Bright Lights: The most touching, revealing moments from the HBO documentary

By Catherine Gee

Last year was a sad one when it came to celebrity deaths, but few were more heartbreaking than the death of Carrie Fisher and her mother Debbie Reynolds within only a day of each other.

In a new HBO documentary, which was originally due to be aired later in the year but has been brought forward to next week, filmmakers Alexis Bloom and Fisher's friend, Fisher Stevens, followed both mother and daughter in 2014 and 2015.

The film was Carrie Fisher's idea, who wanted her mother's life and legacy preserved and shared with the public.

The resulting film, Bright Lights: Starring Carrie Fisher and Debbie Reynolds, is as sweetly intimate - and eye-opening - a portrait of two Hollywood megastars as fans could want.

The two were living next door to each other and the film goes into their shared compound and follows their day-to-day lives as well as tackling everything from growing up in show business, to Fisher's bipolar disorder to Reynolds's declining health. Here are some highlights:

How Carrie Fisher lost her virginity

Not only do we learn how Fisher came to have sex for the first time but how her mother attempted to manage the situation.

Sat on the bed of a London hotel, she discusses the loss of her virginity with her friend, actor Griffin Dunne. He also happened to be the man who took it, as a friendly act of unburdening her of something she didn't want anymore because she didn't want her boyfriend to know she was a virgin.

But Reynolds, Fisher said, had a different idea. She offered to supervise her daughter's first time with a different man that she selected herself.

Why Carrie Fisher's voice broke her mother's heart

Something only occasionally seen on TV during Fisher's life was her singing. But she has sung in her mother's stage act since she was 13, and with parents like Debbie Reynolds and Eddie Fisher it's no real surprise that she has a great talent for singing.

Archive footage of a 15-year-old Fisher being beckoned on stage to sing Simon and Garfunkel's Bridge Over Troubled Water (made even more interesting by the fact that Fisher later married Paul Simon) is juxtaposed with Fisher telling the filmmakers that she broke her mother's heart by not becoming a nightclub singer.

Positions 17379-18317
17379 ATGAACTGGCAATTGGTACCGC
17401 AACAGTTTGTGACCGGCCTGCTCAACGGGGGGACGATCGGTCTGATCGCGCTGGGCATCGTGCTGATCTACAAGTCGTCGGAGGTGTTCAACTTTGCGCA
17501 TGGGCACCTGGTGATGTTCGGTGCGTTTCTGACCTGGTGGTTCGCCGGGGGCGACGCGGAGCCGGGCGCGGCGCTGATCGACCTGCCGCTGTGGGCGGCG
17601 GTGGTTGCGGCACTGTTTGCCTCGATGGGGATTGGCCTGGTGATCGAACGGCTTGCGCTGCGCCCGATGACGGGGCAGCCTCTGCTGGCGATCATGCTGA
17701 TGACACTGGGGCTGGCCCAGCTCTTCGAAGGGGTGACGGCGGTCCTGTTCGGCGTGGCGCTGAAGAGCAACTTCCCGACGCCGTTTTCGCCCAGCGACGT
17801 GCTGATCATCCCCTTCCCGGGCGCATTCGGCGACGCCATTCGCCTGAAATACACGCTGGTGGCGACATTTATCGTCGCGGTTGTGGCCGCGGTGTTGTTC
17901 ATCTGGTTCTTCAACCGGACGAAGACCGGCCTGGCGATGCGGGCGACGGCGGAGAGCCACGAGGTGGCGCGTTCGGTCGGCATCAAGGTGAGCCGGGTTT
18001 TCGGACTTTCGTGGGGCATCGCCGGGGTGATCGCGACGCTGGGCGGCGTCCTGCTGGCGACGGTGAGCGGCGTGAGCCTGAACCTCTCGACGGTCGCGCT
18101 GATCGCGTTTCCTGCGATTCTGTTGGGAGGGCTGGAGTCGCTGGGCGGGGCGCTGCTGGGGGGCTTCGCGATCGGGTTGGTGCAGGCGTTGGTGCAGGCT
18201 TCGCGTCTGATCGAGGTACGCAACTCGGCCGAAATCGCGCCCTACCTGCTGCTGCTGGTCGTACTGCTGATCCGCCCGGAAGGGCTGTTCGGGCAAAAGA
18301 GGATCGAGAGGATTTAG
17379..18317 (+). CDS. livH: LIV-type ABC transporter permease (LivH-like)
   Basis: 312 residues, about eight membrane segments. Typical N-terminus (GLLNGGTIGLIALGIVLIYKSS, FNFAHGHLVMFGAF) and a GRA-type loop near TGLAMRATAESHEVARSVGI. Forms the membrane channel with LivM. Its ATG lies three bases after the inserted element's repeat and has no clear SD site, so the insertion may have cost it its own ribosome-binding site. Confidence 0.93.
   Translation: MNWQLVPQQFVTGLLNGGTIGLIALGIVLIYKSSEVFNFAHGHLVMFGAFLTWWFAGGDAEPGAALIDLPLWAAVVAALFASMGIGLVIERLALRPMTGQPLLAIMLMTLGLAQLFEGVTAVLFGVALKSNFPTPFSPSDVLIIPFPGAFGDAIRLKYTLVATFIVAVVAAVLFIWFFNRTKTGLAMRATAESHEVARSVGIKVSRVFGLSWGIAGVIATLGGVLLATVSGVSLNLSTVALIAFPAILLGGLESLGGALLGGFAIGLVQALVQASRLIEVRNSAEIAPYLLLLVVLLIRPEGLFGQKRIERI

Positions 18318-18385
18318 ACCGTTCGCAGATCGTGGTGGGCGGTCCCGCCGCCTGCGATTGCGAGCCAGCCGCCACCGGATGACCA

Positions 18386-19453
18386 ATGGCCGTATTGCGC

"I guess she doesn't want to be Eddie and she doesn't want to be Debbie. She wants to be Carrie so she'll do it her own way," Reynolds says tearfully. "I love that voice, isn't that a great voice? I wish I had it."

But Fisher seems to sing regularly in her day-to-life. Stood in her bedroom, she treats the camera to a few lines of I'll Never Say No from her mother's film The Unsinkable Molly Brown. Later, the pair perform together on stage in Las Vegas.

Fisher, being Fisher, modifies the lyrics of the same song to "I'll weep because I'm bi-polar / Today is tomorrow if you do too much blow."

"I'm going to stay on stage until I drop dead": Debbie Reynolds's failing health

Though she wanted to continue working until her death (at one point she says, "As George Burns says that I'm going to stay on stage until I drop dead and then I'm going to have myself stuffed like Trigger then I'll put me in a museum."), Reynolds struggled to walk by herself and would often use a mobility scooter to get around. And watching her mother's health begin to fail clearly weighs on Fisher.

At the 2015 Screen Actors' Guild Awards, Reynolds was honoured with a lifetime achievement award. Backstage, as preparations are made for the evening, Fisher attempts to ensure that her mother will be comfortable, and that she'll have somewhere to lie down because, as she tells the staff, "she doesn't have much physical energy". Tears soon follow.

Carrie Fisher's cocaine problem

During filming, Fisher was preparing to appear in the new Star Wars film, The Force Awakens. She's spoken frankly before about how the producers would insist that she lose weight before filming begins. Here we get to see it in action.

"They make them report on my weight. They take measurements. It's intense," she exclaims, as she impassively uses an elliptical machine, under the eye of a personal trainer. Later we see the trainer pouring her beloved Coca Cola, of which she drinks more than a dozen cans a day, down the sink.

Carrie hits a wall in China

"When she was 13 her personality changed. It's a constant battle. It takes all of us to assure her that she's loved and that won't get her. It's hard," says a quietly emotional Reynolds to the camera.

We see old footage of Fisher, while still a young woman, having a manic episode on the Great Wall of China. Later, in the modern day, we see her mood switch while watching the film Funny Girl.

"I should have been a pair of ragged claws scuttling across the floors of silent seas!" she cries, in the same tone as having an epiphany.

Then she switches to doleful: "You know what would be so cool? To get to the end of my personality and just lay in the sun. I have to watch a little of this. I'm sick of myself."

Debbie Reynolds was a professional till the end.

Even though she can barely climb stairs, Reynolds insists on still performing her stage show, only occasionally making references to retirement.

"I think I only got nervous once when I performed in front of the Queen of England," she reveals. "I went over with Bob Hope to do a show and I did get a little nervous. The crown and the jewels kind of threw me a little bit."

Bright Lights: Starring Carrie Fisher and Debbie Reynolds is on SoHo on Monday at 7pm.

This article was originally published by The Telegraph.

- Daily Telegraph UK

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